4B: Use graphical displays (e.g., maps, charts, graphs, and/or tables) of large data sets to identify temporal and spatial relationships.

4D: Analyze and interpret data to provide evidence for phenomena.


Practice 5: Using mathematics and computational thinking

5B: Use mathematical representations to describe and/or support scientific conclusions and design solutions.

5D: Apply mathematical concepts and/or processes  (e.g., ratio, rate, percent, basic operations, simple algebra) to scientific and engineering questions and problems.


Practice 6: Constructing explanations and designing solutions

6A: Construct an explanation that includes qualitative or quantitative relationships between variables that predict(s) and/or describe(s) phenomena.

6B: Construct an explanation using models or representations.


Practice 7: Engaging in argument from evidence

7C: Construct, use, and/or present an oral and written argument supported by empirical evidence and scientific reasoning to support or refute an explanation or a model for a phenomenon or a solution to a problem.


NRC Crosscutting Concepts

1. Patterns:

1B: Patterns in rates of change and other numerical relationships can provide information about natural and human designed systems.

1C: Patterns can be used to identify cause and effect relationships.

1D: Graphs, charts, and images can be used to identify patterns in data.


3. Scale, Proportion, and Quantity

3A: Time, space, and energy phenomena can be observed at various scales using models to study systems that are too large or too small.


4. Systems and Systems models

4B: Models can be used to represent systems and their interactions—such as inputs, processes and outputs—and energy, matter, and information flows within systems.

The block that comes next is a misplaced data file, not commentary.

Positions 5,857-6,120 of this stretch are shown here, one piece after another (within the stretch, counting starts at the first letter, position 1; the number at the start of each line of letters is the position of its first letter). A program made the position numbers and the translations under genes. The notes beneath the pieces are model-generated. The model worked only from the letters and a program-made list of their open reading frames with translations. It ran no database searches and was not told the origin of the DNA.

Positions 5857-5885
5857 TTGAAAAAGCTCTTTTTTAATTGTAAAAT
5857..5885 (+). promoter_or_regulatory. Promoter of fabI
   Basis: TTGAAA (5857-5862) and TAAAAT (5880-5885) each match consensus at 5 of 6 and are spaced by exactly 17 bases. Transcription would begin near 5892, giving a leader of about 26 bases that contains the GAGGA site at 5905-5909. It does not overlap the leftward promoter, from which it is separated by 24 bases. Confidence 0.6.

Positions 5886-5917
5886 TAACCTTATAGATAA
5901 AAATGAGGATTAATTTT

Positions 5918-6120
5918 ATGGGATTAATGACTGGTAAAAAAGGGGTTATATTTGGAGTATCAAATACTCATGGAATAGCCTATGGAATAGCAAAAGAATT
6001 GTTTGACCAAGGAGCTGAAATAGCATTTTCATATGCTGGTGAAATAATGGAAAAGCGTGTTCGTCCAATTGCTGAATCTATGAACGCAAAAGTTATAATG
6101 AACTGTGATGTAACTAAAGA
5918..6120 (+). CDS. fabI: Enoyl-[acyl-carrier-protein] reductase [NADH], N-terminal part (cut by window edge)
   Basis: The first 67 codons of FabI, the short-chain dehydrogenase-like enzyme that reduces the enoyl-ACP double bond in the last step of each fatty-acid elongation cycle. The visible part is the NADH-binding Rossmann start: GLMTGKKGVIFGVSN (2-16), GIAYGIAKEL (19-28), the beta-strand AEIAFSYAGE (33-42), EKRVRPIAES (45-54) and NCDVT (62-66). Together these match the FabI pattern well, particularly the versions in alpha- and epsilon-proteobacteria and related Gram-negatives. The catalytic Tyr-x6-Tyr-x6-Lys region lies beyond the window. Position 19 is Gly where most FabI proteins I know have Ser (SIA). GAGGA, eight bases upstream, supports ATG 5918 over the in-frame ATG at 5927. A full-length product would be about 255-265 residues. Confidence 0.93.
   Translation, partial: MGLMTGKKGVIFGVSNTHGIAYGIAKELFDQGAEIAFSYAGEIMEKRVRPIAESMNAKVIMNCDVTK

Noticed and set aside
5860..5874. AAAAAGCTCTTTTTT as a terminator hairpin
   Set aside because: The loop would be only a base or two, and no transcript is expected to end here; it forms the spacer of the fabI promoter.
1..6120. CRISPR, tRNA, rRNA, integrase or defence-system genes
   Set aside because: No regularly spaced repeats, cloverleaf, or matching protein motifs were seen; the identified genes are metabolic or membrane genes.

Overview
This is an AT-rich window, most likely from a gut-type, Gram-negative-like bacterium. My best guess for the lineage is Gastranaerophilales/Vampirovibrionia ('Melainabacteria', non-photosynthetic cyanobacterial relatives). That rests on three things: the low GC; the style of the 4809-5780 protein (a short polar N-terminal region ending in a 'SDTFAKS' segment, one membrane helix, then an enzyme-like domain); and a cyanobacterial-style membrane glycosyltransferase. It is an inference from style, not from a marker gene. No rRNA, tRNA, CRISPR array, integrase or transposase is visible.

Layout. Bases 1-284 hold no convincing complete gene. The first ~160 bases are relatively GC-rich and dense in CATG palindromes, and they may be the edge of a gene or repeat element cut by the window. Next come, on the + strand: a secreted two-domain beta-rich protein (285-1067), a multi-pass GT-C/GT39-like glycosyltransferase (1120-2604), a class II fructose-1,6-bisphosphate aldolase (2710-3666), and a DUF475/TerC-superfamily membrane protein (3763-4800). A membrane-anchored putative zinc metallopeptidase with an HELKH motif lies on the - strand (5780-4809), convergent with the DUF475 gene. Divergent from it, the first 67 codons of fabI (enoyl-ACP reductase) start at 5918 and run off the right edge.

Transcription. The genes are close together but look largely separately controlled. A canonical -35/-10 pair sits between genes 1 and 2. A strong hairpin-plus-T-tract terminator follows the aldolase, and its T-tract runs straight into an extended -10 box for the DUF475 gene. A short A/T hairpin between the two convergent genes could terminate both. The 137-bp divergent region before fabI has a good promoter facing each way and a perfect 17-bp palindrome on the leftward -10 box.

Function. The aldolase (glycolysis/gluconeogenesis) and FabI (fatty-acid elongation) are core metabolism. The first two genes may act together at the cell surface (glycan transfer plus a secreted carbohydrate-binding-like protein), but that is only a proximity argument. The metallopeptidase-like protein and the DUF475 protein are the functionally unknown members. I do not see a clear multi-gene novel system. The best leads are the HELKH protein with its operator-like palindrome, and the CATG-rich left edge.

CSTA K-12 Computer Science Standards




Use abstraction to decompose a problem into sub problems.


Connections to other fields


Provide examples of interdisciplinary applications of computational thinking.


Modeling & simulation


Interact with content-specific models and simulations to support learning and research.


Modeling & simulation


Use modeling and simulation to represent and understand natural phenomena.


Modeling & simulation


Analyze data and identify patterns through modeling and simulation.


Data collection & analysis


Collect and analyze data that are output from multiple runs of a computer program.

Responsiveness to Varied Student Learning Needs

In Project GUTS, we integrate teaching strategies found to be effective with learners with various backgrounds and characteristics such as economically disadvantaged students (EDS), students from groups that are underrepresented in STEM (URG), students with disabilities (DIS), English Language learners (ELL), girls and young women (FEM), students in alternative education (ALT), and gifted and talented students (GAT).


In each lesson we describe the accommodations and differentiation strategies that are integrated in the activities to support a wide range of learners.


Module 3 Lesson 1: Ecosystems as Complex Adaptive Systems

(URG) The in class modeling activity, Papercatchers, involves student movement, a strategy that uses a multi-modal experience to increase student engagement.


(DIS) In the preview of the Rabbits and Grass model, we use technology to present information in multiple modes of representations.  We provide multiple means of action, expression, representation and engagement.  These are all principles of Universal Design for Learning.


(EDS) We elicit students’ prior knowledge about local ecosystems and build on their funds of knowledge as a resource for further questioning and investigating.


(EDS) We validate the use of place [by situating the topic of ecosystems within the local environment] to keep the students engaged and make a connection of science and community.


(FEM) (URG) We choose a curriculum topic, Ecosystems, that has relevancy and real-world application, to interest and engage the girls and students from underrepresented groups in STEM in the class.